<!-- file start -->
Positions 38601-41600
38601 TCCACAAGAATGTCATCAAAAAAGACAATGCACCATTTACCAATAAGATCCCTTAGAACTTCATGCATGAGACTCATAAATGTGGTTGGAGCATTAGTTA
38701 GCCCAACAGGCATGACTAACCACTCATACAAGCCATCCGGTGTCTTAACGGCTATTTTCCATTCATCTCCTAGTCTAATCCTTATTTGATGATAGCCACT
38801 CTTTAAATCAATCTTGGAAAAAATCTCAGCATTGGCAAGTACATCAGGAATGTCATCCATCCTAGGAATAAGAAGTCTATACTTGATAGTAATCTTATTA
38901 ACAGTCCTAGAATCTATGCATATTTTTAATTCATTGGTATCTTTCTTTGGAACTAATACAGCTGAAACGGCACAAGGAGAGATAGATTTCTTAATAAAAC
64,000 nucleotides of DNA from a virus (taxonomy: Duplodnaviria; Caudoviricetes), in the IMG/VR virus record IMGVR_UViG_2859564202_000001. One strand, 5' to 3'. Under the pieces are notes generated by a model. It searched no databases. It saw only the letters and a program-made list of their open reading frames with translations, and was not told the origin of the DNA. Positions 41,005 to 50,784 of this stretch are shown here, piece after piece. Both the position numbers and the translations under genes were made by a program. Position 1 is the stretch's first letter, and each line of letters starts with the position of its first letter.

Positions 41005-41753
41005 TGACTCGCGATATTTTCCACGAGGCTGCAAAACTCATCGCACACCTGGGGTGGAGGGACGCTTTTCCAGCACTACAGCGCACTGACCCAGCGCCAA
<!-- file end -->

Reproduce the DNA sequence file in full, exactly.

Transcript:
Positions 38601-41600
38601 TCCACAAGAATGTCATCAAAAAAGACAATGCACCATTTACCAATAAGATCCCTTAGAACTTCATGCATGAGACTCATAAATGTGGTTGGAGCATTAGTTA
38701 GCCCAACAGGCATGACTAACCACTCATACAAGCCATCCGGTGTCTTAACGGCTATTTTCCATTCATCTCCTAGTCTAATCCTTATTTGATGATAGCCACT
38801 CTTTAAATCAATCTTGGAAAAAATCTCAGCATTGGCAAGTACATCAGGAATGTCATCCATCCTAGGAATAAGAAGTCTATACTTGATAGTAATCTTATTA
38901 ACAGTCCTAGAATCTATGCATATTTTTAATTCATTGGTATCTTTCTTTGGAACTAATACAGCTGAAACGGCACAAGGAGAGATAGATTTCTTAATAAAAC
64,000 nucleotides of DNA from a virus (taxonomy: Duplodnaviria; Caudoviricetes), in the IMG/VR virus record IMGVR_UViG_2859564202_000001. One strand, 5' to 3'. Under the pieces are notes generated by a model. It searched no databases. It saw only the letters and a program-made list of their open reading frames with translations, and was not told the origin of the DNA. Positions 41,005 to 50,784 of this stretch are shown here, piece after piece. Both the position numbers and the translations under genes were made by a program. Position 1 is the stretch's first letter, and each line of letters starts with the position of its first letter.

Positions 41005-41753
41005 TGACTCGCGATATTTTCCACGAGGCTGCAAAACTCATCGCACACCTGGGGTGGAGGGACGCTTTTCCAGCACTACAGCGCACTGACCCAGCGCCAA